On Winston Churchill's first day as Prime Minister, Adolf Hitler invaded Holland and Belgium. Poland and Czechoslovakia had already fallen, and the Dunkirk evacuation was just two weeks away. For the next twelve months, Hitler would wage a relentless bombing campaign, killing 45,000 Britons. It was up to Churchill to hold his country together and persuade President Franklin Roosevelt that Britain was a worthy ally--and willing to fight to the end. In The Splendid and the Vile, Erik Larson shows, in cinematic detail, how Churchill taught the British people "the art of being fearless."
The remarkable story of the mission that inspired a nation to donate massive relief to Ireland during the potato famine and began America's tradition of providing humanitarian aid around the world. More than 5,000 ships left Ireland during the great potato famine in the late 1840s, transporting the starving and the destitute away from their stricken homeland. The first vessel to sail in the other direction, to help the millions unable to escape, was the USS Jamestown, a converted warship, which left Boston in March 1847 loaded with precious food for Ireland. It showed the world that national generosity and brotherhood were not signs of weakness, but displays of quiet strength and moral certitude.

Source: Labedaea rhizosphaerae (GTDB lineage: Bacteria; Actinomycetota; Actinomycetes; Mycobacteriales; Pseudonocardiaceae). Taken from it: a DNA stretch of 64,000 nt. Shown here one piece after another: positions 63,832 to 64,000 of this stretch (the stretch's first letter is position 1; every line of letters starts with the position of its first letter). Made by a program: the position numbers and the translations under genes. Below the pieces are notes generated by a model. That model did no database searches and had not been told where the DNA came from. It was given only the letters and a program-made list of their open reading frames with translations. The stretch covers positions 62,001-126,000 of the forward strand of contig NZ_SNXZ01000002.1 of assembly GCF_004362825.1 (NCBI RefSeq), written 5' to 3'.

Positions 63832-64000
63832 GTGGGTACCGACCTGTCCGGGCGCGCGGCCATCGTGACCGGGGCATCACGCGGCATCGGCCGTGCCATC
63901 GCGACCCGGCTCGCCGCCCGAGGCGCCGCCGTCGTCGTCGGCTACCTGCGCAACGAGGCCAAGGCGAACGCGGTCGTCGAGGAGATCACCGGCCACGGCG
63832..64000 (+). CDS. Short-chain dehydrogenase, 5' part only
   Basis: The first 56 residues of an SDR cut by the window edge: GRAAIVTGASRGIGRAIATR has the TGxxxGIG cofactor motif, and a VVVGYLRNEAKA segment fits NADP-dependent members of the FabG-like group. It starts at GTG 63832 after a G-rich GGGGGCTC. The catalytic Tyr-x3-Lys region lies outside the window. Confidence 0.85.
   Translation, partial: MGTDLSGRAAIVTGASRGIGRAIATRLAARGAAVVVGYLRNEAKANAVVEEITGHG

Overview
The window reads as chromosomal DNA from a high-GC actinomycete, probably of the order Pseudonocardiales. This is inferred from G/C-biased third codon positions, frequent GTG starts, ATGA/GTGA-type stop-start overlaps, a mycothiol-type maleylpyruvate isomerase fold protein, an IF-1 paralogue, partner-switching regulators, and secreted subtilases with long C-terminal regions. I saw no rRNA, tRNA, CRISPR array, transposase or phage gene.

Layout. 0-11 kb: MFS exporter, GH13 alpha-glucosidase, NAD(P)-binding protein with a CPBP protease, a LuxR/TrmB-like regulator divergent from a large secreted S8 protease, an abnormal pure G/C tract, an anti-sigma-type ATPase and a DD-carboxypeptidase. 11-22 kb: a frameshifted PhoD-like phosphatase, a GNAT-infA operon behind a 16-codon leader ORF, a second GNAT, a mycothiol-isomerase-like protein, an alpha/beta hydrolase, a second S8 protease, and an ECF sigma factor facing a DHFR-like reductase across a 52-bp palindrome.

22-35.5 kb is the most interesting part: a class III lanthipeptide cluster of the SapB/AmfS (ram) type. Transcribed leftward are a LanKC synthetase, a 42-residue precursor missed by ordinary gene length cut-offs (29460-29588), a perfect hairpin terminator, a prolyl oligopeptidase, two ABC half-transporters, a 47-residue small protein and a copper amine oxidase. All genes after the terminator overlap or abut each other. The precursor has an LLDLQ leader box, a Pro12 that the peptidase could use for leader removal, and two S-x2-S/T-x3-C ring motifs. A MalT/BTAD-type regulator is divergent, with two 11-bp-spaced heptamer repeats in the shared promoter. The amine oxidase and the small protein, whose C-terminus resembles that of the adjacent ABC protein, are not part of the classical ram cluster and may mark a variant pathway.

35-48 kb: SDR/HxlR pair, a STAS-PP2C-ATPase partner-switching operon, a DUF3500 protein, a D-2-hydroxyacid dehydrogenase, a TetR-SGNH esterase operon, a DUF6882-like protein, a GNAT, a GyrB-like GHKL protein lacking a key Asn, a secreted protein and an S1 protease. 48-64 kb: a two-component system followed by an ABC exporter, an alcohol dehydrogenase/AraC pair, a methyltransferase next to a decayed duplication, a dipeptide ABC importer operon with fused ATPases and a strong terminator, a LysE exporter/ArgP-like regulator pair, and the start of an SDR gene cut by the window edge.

Sedaris, David. Me Talk Pretty One Day
A new collection from David Sedaris is cause for jubilation. His recent move to Paris has inspired hilarious pieces, including “Me Talk Pretty One Day,” about his attempts to learn French. His family is another inspiration. “You Can’t Kill the Rooster” is a portrait of his brother, who talks incessant hip-hop slang to his bewildered father. Compared by The New Yorker to Twain and Hawthorne, Sedaris has become one of our best-loved authors.
Staryed, Cheryl. Tiny Beautiful Things : Advice on Love and Life from Dear Sugar
This bestselling book from the author of Wild collects the best of The Rumpus's “Dear Sugar” advice columns plus never-before-published pieces. Rich with humor, insight, compassion--and absolute honesty--this book is a balm for everything life throws our way. “Sugar”--the once-anonymous online columnist at The Rumpus, now revealed as Cheryl Strayed, author of the bestselling memoir Wild--is the person thousands turn to for advice.